Even if a student never intends to pursue programming as a career, learning to code will still foster problem-solving skills, spark creativity and enhance logical thinking.
We want students to understand what a computer can do, what a human can do, and why that’s different. To understand computing is to have a robust mental model of a notional machine. -Mark Guzdial
That mindset aims to accomplish a couple of things: to make coding and programming accessible to kids with a variety of interests, and to show students why understanding how technology works is relevant to their lives by linking its use to a multitude of activities.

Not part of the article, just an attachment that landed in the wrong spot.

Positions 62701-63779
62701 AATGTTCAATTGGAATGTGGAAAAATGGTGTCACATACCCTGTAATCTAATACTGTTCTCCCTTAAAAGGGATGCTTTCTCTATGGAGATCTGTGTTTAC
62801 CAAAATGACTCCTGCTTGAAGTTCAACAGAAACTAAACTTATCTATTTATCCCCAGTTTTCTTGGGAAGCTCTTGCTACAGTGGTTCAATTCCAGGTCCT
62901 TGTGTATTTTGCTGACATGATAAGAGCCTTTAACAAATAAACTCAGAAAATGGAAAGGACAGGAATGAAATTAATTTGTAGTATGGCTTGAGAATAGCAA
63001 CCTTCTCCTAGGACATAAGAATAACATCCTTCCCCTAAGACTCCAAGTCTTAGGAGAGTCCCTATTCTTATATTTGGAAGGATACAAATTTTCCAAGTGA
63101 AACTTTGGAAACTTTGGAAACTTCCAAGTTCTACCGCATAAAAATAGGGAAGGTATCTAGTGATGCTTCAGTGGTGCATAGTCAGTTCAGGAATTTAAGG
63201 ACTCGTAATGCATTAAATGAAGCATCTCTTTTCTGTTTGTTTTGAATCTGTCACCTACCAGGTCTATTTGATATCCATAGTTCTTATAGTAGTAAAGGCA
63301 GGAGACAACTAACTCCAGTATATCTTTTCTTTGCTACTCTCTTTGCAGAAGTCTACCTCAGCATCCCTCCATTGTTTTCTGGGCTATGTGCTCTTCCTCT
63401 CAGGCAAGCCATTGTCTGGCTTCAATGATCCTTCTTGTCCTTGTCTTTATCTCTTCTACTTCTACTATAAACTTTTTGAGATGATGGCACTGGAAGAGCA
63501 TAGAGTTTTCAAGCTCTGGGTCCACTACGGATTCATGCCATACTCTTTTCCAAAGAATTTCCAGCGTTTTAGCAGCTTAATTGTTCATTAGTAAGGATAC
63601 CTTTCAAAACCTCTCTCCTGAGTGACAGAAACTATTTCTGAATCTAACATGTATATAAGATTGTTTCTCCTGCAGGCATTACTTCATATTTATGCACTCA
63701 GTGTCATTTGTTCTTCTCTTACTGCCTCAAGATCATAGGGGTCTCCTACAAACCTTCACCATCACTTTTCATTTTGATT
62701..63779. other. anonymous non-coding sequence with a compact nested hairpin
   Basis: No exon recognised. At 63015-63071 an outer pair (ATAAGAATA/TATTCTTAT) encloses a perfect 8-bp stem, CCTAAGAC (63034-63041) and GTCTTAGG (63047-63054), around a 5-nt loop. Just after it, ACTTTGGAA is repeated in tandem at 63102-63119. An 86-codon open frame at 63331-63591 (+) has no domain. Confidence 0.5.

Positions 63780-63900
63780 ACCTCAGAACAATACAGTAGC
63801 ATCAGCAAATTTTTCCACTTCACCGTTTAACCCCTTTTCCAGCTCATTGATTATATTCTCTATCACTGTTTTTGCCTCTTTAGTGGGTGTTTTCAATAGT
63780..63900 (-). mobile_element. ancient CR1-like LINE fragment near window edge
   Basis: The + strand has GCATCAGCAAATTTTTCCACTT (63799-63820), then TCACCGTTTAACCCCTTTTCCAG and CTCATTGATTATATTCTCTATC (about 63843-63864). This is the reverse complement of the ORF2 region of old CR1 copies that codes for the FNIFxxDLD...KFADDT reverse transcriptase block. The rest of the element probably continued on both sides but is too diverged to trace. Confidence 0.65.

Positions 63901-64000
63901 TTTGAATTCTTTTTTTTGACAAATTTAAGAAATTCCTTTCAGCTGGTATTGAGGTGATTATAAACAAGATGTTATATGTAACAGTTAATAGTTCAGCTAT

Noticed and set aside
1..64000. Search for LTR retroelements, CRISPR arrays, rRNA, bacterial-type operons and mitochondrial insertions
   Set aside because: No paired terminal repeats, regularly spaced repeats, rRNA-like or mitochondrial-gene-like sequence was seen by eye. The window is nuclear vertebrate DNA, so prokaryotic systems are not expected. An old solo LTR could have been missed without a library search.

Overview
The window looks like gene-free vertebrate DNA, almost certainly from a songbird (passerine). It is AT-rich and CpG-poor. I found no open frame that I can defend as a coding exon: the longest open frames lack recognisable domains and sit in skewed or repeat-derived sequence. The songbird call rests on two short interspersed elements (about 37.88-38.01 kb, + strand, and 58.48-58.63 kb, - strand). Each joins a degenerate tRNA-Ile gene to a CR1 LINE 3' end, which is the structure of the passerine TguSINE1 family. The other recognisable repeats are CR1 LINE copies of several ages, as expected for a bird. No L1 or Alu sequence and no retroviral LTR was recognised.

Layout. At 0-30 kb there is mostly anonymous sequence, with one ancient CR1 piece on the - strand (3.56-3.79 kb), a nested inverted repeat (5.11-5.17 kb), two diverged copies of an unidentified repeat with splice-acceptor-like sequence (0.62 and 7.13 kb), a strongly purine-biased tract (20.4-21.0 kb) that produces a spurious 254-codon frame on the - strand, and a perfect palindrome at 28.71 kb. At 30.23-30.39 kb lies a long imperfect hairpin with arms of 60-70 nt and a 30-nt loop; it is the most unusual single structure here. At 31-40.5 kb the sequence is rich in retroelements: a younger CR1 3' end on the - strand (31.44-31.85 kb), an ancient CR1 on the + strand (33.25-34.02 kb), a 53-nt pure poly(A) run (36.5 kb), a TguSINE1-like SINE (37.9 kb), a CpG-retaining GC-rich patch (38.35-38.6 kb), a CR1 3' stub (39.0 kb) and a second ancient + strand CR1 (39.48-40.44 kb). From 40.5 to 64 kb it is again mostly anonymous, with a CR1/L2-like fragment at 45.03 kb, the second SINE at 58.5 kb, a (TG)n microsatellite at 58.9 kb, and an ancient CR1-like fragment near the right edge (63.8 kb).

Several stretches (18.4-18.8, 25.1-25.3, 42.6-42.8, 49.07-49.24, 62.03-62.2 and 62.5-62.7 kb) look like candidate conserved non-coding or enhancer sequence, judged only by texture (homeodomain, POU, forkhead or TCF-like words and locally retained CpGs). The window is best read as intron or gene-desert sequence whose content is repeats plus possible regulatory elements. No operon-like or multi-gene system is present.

Code is the next universal language.
Software is the interface to our imagination and our world. And that means that we need a radically, more diverse set of people to build those products, to not see computers as mechanical and lonely and boring and magic, to see them as things that they can tinker and turn around and twist, and so forth.